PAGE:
A “miraculous” discovery in online litigation — in a case conducted entirely over Zoom, jurors don’t have to lose their connection.
What started as a personal injury lawsuit with a potential $1 million settlement ended in a historic trial conducted entirely online, with a $411 million jury verdict.
The trial — a former U.S. army sergeant sued against trucking company Top Auto Express Inc. after becoming partially paralyzed — was the first virtual jury trial in northern Florida’s Second Circuit Court, and it appears to be the largest Zoom verdict so far.
The 2018 accident occurred when two 18-wheeler trucks lost control during bad weather on Interstate 10, resulting in a 45-car pileup.
The attorneys on the case commented that the case set a good precedent, particularly in being an example that people can still have access to justice despite the raging COVID-19 pandemic and the restrictions it ushered in in all corners of everyday life. This discovery that jurors don’t lose connection to a case during online litigation is, one attorney said, “miraculous”.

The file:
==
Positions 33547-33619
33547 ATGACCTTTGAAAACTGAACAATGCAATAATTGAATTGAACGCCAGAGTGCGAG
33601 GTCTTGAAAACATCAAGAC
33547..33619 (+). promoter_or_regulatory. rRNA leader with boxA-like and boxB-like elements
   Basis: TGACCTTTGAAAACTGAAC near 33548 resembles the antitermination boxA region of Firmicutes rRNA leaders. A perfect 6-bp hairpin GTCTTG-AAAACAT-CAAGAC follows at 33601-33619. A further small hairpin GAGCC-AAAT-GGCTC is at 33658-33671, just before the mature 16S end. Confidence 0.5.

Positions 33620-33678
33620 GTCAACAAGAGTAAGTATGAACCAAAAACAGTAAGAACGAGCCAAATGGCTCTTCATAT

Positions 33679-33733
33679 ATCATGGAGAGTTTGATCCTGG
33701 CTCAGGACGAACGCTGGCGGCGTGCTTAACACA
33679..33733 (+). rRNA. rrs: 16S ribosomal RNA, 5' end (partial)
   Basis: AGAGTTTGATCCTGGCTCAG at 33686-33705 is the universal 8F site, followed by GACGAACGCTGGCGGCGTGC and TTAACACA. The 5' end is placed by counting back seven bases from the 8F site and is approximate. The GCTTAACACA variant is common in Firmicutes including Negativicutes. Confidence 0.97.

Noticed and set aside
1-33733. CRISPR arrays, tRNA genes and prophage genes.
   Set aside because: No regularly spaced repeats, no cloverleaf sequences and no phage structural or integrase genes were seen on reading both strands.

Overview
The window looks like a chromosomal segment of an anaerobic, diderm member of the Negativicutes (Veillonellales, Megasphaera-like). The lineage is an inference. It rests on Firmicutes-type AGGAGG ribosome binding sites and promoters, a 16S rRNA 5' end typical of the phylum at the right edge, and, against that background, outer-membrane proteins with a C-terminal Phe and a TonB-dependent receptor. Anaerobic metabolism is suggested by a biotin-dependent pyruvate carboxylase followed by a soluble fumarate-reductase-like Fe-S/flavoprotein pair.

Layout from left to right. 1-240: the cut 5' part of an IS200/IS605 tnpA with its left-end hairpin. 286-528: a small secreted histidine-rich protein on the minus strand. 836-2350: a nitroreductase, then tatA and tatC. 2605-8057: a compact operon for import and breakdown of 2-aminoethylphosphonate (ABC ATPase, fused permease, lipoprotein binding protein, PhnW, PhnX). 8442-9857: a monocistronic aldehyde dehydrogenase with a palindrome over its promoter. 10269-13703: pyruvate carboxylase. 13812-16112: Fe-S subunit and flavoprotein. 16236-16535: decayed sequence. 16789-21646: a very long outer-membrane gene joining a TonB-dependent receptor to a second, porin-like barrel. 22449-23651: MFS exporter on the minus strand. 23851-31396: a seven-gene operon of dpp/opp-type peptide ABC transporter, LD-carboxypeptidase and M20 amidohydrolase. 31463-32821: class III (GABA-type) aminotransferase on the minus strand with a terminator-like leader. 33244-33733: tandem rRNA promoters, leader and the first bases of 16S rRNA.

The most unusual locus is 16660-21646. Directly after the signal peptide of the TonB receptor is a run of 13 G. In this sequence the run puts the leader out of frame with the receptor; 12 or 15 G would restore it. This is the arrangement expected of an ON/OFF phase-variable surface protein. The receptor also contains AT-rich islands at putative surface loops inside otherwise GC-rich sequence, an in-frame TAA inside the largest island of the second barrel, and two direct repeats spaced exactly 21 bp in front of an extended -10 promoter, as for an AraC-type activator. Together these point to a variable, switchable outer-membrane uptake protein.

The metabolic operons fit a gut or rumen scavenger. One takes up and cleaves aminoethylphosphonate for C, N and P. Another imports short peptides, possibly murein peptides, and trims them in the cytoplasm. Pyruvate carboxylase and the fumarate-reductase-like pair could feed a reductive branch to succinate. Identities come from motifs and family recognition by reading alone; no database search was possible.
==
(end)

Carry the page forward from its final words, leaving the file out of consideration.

One main concern with online litigation was that not enough jurors would tune in, but of the 60 people who received summons, nearly 40 entered the online courtroom (ultimately six were chosen, with on additional alternate).
The pandemic pushed jurors to learn new skills, including ensuring accessiblity when it came to technological issues like establishing hotspot connections. Even the jurors who did not understand technology put in the time and energy to learn, proving that the pandemic, not matter how long it lasts, won’t get in the way of the wheels of justice.
Another hurdle in online trials is timing. This particular case would normally have been a five day trial, but the online format forced it into just five hours. It’s a new phenomenon, but it’s understood that it would be impractical for online trials to last more than a day.
Ultimately, though, the biggest worry was whether the attorneys would be able to connect with people the same on a screen as they normally would in a courtroom. And the answer was yes — not even the smallest bit of human emotion was lost online.